50,000 samples of moon material have been studied since those missions. They have been studied at 500 labs. These labs are in 15 countries. Over 80 percent of the moon material has not been touched. Most of it is stored in a specially built lab in Houston.

Technology has improved over the last 50 years. Those samples have revolutionized our understanding of the moon. Grossman reported that researchers studying the samples have found hundreds of times more water in moon dust than previously recorded. That's just in the last decade. Geologists have also studied the samples. They have mapped how the moon's magnetic fields have changed over time. This clues them in on what was going on in the moon's interior.

"Getting samples from another part of the moon would revolutionize our understanding of the moon and of the solar system. Just like the Apollo samples did," Ryan Zeigler told Grossman. He works at Johnson Space Center. He is the Apollo sample curator.

The next lunar sample return is scheduled to happen soon as part of the Artemis program. It is a mission to land the first woman and next man on the moon. This is set to happen by 2024. But some critics believe that program's timeline is too optimistic. They think it may be impacted by politics down on Earth. 

NASA still has several hundred pounds of moon samples left from Apollo. These will be helpful. Scientists may need to focus on those for a little bit longer.

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CRITICAL THINKING QUESTION
What do you think may be the most helpful thing scientists could learn by studying the moon dust?
Write your answers in the comments section below


COMMENTS (20)
  • 26trthor
    11/21/2019 - 10:38 a.m.

    I think it is cool that they are sampling the dirt.Too check out what kind of dirt it is .Maybe we have that same dirt on Earth.One question, why did they wait so long to open it?

  • 26bkvees
    11/21/2019 - 10:38 a.m.

    Moon dust could have proproties that could cure sicknesses. Like a proprity that could cure a cold, or the flu.

  • 26grkino
    11/21/2019 - 10:43 a.m.

    By if we can grow crops on the moon someone can survive. Someone can survive their then if the world ends they can go there or live their.I think thats what studying moon dust can do.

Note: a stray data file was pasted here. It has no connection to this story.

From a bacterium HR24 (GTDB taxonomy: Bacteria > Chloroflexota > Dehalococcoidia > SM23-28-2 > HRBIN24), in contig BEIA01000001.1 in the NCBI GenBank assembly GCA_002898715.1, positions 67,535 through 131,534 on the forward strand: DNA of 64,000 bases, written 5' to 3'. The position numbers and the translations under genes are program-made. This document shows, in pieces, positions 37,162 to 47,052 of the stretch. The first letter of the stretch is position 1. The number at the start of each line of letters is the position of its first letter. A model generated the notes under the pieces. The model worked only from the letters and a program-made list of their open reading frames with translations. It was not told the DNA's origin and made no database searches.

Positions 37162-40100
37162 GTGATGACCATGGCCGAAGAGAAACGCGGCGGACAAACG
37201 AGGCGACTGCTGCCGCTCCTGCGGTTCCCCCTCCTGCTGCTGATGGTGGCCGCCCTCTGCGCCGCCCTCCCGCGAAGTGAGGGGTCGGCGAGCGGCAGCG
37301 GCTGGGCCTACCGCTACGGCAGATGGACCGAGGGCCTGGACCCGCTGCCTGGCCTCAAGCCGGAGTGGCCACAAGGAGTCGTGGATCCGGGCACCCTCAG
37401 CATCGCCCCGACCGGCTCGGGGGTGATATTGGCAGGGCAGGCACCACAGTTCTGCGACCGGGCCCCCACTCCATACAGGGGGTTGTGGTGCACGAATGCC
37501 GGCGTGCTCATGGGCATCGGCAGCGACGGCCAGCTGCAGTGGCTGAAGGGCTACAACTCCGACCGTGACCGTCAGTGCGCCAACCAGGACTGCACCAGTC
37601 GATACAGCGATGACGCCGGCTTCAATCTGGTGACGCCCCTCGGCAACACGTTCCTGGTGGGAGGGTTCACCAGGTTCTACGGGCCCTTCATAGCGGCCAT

• 26mlhans
    11/26/2019 - 10:39 a.m.

    I think that from these samples , we could figure out if how much water is on the moon. If there is water for crops on the moon we could experiment with the crops that we grow. Also we could see if we could live there. Also it could help us predict the conditions of the Moon when we travel to the moon again.

  • 26jdmoli
    11/26/2019 - 10:46 a.m.

    It will help us understand about the moon,and our universe in new ways.

  • 26ymberr
    11/26/2019 - 10:50 a.m.

    That's cool that NASA still has more samples from the Apollo.I think it would be fun to examine what organic materials are found on the moon.Technology has improved over the last 50 years. Those samples have revolutionized our understanding of the moon.

  • 26njsara
    12/03/2019 - 10:31 a.m.

    They will learn about the moon and other things about the moon.

  • 26drwhea
    12/03/2019 - 10:34 a.m.

    I think that the moon dust can do many of things that w dont even know about. If the moon dust is that capable of
    doing alot of things and maybe it can cure people with a rare disease or it could help alot of people if it can do what we think it can do even though alot of people have different thoughts on what it can do my point is i think it may help people with a rare desiase.

  • 26gmnels
    12/03/2019 - 10:38 a.m.

    I think it is very cool that they are sampling the dust It's pretty cool.

  • 26acanan
    12/03/2019 - 10:45 a.m.

    the most helpful thing would be, to estimate electrical properties from radar waves bouncing off the moon. And the dust can cure a sickness.